• System Overload: If you frequently cook with multiple pans at high temperatures, this can overload the electrical system, making your induction stove shut down to cool off. Some ranges automatically lower burner power to avert shutdown, which can affect cooking results. Overloading also shortens the stove’s life span. “This is the worst-case scenario and doesn’t happen every time with every induction cooktop," Wahid said. "It depends on [your] frequency of high-temperature, multiple-pan cooking.” Ultimately, she explained, "A factor to consider with induction is the technology aspect and how it will impact your cooking style. Although induction is very precise, easy to control, and clean, I would not consider it a workhorse like gas cooking.”
  • Power Issues: Be sure that your home wiring can handle the amount of electrical power that an induction stove requires. You may need an upgrade, especially if you have an older home. According to Yale Appliance's website, which offers consumer advice, "Induction ranges use nearly 100 percent of your electrical circuit, so they can become vulnerable to voltage spikes and outages."
  • Breakable Top: Induction stoves and burners are topped with a glass-ceramic material. If you drop a heavy pan on the surface or drag the pan across it, it may crack or scratch, which is unsightly at best and may damage the stove at worst.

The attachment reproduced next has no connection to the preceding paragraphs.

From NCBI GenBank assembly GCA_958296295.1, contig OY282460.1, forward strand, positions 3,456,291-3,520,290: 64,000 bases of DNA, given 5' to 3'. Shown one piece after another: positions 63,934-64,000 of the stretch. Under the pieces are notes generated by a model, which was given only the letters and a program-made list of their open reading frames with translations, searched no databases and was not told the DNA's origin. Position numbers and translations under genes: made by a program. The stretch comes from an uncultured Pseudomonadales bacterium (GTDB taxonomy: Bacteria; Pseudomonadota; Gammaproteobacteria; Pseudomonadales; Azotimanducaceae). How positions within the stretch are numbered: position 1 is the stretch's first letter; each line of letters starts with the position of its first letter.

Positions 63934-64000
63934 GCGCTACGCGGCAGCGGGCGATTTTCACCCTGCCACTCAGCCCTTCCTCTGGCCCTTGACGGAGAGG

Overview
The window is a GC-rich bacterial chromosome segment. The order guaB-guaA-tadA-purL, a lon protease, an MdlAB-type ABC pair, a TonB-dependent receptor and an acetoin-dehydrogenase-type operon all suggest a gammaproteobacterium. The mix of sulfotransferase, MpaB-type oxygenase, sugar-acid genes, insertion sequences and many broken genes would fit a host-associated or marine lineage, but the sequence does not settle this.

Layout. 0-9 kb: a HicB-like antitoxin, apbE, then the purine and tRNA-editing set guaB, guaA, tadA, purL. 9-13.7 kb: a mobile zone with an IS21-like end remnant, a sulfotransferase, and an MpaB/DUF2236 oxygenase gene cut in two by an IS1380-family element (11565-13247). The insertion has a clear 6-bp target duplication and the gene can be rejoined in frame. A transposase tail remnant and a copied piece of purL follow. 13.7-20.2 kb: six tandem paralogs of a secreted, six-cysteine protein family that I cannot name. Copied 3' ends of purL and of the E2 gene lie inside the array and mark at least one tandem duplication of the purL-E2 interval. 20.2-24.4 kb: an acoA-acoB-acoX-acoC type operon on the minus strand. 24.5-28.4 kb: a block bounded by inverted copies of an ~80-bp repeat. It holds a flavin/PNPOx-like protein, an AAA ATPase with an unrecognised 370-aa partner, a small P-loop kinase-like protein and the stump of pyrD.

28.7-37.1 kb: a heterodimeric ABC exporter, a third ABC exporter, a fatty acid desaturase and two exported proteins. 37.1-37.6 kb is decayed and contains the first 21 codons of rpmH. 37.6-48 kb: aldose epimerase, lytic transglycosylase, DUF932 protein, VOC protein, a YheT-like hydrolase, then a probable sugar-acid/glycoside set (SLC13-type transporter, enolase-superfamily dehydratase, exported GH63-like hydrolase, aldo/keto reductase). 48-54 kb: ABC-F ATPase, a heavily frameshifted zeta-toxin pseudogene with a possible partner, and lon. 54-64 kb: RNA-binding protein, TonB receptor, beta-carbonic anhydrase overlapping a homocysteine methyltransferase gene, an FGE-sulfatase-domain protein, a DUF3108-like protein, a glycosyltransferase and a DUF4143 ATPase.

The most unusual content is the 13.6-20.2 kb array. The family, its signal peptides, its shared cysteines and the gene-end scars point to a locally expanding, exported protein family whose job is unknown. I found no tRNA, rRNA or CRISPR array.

Chef Saba Wahid of Yale Appliance discusses how to change cooking techniques on induction stoves.
  • Need to Tweak Your Techniques: “You have to learn to turn food in the pan, rather than lifting or shaking the pan,” said Wahid. “Once the pan is lifted off the surface, it will cut off the power.” Plus, she explained, “The surface is typically made from glass-ceramic material, which is not as durable as cast-iron grates or electric coils, so it can chip or crack if something heavy drops, falls, or bangs on top. Another reason to turn the food in the pan rather than lift or shake.”  And don’t preheat empty pans on induction; they can warp without some oil or food inside to help even out the temperature.
  • Inoperable During Power Outages: If you lose electricity during a storm, your induction stove won’t work, unlike a gas stove.
  • Costly Repairs: “The percentages suggest you may need service within five years,” warns Yale Appliance’s website, where the company tabulates service calls. Induction stoves can be expensive to repair. 
  • You Can’t Use Warped Pans: If a pan warps, it’s no big deal on gas but bad on induction. “A warped pan will impact your cooking regardless of surface, but with induction, the uneven heat level of the pan will be more obvious than on gas,” said Wahid. "It will give you uneven results." As our science research editor explained, the magnetic field generated by the coil quickly drops off in strength the farther you get from the coil, and the field tends to take the shape of the part of the pan that is closest to it.
  • Limited Visual Cues for Heat Levels: It’s harder to tell when an induction burner is on and how hot it is. One model had flickering blue LEDs to mimic gas flames to help with this.
  • Noise: Some induction burners and stoves emit a high-pitched whine as they cook. 

Other Considerations

  • Medical Devices May Be Affected: Induction’s magnetic field can disrupt medical devices such as pacemakers and insulin pumps if the wearer stands close.